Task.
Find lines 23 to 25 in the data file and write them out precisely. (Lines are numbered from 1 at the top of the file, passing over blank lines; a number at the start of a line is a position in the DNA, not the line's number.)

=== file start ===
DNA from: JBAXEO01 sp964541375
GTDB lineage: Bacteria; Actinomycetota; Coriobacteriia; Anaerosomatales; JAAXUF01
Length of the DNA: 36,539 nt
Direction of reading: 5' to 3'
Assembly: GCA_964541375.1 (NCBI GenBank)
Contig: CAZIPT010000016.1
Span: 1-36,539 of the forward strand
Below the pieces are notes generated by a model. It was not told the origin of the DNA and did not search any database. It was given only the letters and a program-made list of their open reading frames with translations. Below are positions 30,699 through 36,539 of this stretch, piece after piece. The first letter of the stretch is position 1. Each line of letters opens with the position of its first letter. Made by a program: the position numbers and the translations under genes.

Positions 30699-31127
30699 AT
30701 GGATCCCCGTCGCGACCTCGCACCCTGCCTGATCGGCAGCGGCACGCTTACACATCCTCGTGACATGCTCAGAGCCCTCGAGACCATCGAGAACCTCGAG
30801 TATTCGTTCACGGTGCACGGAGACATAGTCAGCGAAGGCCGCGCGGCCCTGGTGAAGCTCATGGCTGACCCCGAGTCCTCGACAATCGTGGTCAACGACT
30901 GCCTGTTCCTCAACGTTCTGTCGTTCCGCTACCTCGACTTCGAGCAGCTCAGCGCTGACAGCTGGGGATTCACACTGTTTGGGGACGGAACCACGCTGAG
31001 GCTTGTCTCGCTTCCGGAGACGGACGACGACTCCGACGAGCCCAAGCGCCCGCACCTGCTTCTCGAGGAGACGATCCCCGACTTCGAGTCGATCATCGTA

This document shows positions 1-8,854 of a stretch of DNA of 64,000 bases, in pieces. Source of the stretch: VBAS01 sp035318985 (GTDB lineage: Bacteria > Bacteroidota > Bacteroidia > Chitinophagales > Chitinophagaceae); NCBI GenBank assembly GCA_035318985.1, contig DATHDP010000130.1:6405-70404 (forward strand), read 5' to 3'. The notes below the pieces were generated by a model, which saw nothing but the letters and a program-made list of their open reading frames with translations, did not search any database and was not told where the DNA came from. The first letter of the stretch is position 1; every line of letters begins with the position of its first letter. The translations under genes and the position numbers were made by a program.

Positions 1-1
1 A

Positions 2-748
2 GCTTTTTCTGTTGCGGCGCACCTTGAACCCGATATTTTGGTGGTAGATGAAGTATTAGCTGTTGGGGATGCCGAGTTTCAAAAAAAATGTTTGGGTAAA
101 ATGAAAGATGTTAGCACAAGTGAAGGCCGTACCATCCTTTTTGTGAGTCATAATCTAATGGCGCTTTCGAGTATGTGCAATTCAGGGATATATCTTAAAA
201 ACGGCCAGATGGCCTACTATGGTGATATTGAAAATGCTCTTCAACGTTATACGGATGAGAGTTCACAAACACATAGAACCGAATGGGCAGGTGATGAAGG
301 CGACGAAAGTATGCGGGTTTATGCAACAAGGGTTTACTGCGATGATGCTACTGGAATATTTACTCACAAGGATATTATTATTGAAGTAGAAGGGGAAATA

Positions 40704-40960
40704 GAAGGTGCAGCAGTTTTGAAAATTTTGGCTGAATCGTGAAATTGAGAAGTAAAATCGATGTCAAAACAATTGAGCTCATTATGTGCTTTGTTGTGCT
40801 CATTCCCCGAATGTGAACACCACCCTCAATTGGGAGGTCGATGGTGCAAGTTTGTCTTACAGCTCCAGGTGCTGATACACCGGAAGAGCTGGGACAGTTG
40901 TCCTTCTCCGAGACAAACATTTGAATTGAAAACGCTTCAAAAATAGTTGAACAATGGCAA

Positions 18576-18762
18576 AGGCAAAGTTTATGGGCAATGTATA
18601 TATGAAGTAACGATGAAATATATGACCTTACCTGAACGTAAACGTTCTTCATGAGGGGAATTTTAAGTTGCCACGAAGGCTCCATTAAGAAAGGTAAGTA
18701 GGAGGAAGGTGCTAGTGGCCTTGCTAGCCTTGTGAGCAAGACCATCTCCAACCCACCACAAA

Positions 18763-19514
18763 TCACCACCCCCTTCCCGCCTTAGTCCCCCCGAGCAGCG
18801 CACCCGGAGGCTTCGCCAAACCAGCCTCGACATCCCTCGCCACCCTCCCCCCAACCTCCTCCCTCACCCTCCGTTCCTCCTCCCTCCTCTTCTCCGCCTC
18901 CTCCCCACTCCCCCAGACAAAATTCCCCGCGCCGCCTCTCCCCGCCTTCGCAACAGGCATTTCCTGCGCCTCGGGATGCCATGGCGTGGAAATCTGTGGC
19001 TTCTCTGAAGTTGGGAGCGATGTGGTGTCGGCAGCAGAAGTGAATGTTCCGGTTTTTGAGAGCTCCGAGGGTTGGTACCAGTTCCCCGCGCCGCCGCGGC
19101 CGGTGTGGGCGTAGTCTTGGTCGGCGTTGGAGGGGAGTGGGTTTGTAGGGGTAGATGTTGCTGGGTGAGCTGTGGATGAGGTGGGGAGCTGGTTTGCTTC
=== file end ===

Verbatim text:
Positions 40704-40960
40704 GAAGGTGCAGCAGTTTTGAAAATTTTGGCTGAATCGTGAAATTGAGAAGTAAAATCGATGTCAAAACAATTGAGCTCATTATGTGCTTTGTTGTGCT
40801 CATTCCCCGAATGTGAACACCACCCTCAATTGGGAGGTCGATGGTGCAAGTTTGTCTTACAGCTCCAGGTGCTGATACACCGGAAGAGCTGGGACAGTTG